The Affordable Care Act increases the funding available to community health centers nationwide. Health Center grantees in Hawaii have received $52,458,314 under the health care law to offer a broader array of primary care services, extend their hours of operations, hire more providers, and renovate or build new clinical spaces.   

Of the $52,458,314 awarded to Hawaii, $1,554,918 was awarded to Hawaii health centers to help enroll uninsured Americans in the Health Insurance Marketplace.  Hawaii health centers used these funds to train 110 outreach and enrollment assistance workers who helped more than 43,080 Hawaii residents with enrollment into affordable health insurance coverage. These investments ensure that health centers continue to be a trusted resource for assistance with enrollment in the Marketplace, Medicaid and CHIP in Hawaii.

In Hawaii, 14 health centers operate 75 sites, providing preventive and primary health care services to 146,484 Hawaiians, including 10,235 Latinos and 2,228 African Americans.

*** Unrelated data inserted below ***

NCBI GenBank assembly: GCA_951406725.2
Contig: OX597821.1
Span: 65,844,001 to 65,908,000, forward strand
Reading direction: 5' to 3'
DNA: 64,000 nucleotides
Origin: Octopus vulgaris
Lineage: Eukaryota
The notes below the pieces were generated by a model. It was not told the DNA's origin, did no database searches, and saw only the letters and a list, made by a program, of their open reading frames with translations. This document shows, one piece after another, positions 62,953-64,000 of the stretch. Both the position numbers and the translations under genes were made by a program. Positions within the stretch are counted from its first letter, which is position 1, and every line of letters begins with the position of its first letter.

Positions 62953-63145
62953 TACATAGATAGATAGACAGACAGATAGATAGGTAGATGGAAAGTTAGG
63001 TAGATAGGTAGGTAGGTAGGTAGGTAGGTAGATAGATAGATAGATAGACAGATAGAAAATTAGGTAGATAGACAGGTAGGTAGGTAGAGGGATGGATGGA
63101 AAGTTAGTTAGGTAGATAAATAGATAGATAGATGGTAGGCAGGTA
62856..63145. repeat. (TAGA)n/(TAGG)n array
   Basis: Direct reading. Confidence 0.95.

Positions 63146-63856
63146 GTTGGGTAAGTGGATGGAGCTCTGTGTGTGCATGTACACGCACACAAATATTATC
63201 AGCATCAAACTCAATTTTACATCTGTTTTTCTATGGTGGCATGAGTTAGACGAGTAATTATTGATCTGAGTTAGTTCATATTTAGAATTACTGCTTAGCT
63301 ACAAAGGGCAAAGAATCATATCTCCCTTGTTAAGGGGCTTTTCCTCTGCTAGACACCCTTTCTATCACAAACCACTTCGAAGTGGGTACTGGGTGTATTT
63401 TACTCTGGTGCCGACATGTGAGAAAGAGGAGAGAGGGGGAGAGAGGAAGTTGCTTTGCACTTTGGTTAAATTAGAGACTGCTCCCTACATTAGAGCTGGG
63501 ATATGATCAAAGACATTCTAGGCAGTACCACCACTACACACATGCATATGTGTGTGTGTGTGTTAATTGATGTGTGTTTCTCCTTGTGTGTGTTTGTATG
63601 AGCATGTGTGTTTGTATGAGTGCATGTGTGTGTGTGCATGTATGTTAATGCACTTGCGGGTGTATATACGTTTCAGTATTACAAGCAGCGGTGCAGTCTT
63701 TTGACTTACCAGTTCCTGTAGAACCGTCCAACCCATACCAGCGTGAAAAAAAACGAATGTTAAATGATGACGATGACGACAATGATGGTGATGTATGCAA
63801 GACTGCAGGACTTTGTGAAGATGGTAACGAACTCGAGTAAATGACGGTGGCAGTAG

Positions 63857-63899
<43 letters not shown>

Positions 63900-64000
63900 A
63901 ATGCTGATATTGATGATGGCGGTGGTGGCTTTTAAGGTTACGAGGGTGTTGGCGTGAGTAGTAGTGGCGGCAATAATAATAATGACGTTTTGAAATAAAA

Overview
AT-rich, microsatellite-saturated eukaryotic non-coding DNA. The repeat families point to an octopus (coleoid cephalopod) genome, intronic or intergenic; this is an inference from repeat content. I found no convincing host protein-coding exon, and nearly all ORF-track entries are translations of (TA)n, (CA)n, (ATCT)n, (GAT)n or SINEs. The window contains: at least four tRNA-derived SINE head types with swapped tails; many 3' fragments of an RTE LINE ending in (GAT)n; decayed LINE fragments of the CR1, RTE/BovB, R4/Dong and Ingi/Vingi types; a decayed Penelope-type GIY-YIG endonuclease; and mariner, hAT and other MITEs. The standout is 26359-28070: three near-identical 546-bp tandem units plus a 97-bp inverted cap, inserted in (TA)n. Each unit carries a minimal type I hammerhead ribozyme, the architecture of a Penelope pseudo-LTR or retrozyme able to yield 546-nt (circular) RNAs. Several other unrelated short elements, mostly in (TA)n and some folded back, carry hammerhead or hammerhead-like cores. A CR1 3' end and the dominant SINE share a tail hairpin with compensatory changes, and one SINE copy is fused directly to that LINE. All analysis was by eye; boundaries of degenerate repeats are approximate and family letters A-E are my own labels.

Investing in the primary care workforce

As a result of historic investments through the health care law and the Recovery Act, the numbers of clinicians in the National Health Service Corps are near all-time highs with 8,900 Corps clinicians providing care to more than 9.3 million people who live in rural, urban, and frontier communities.  The National Health Service Corps repays educational loans and provides scholarships to primary care physicians, dentists, nurse practitioners, physician assistants, behavioral health providers, and other primary care providers who practice in areas of the country that have too few health care professionals to serve the people who live there.  As of September 30, 2013, there were 54 Corps clinicians providing primary care services in Hawaii, compared to 22 in 2008.

Preventing illness and promoting health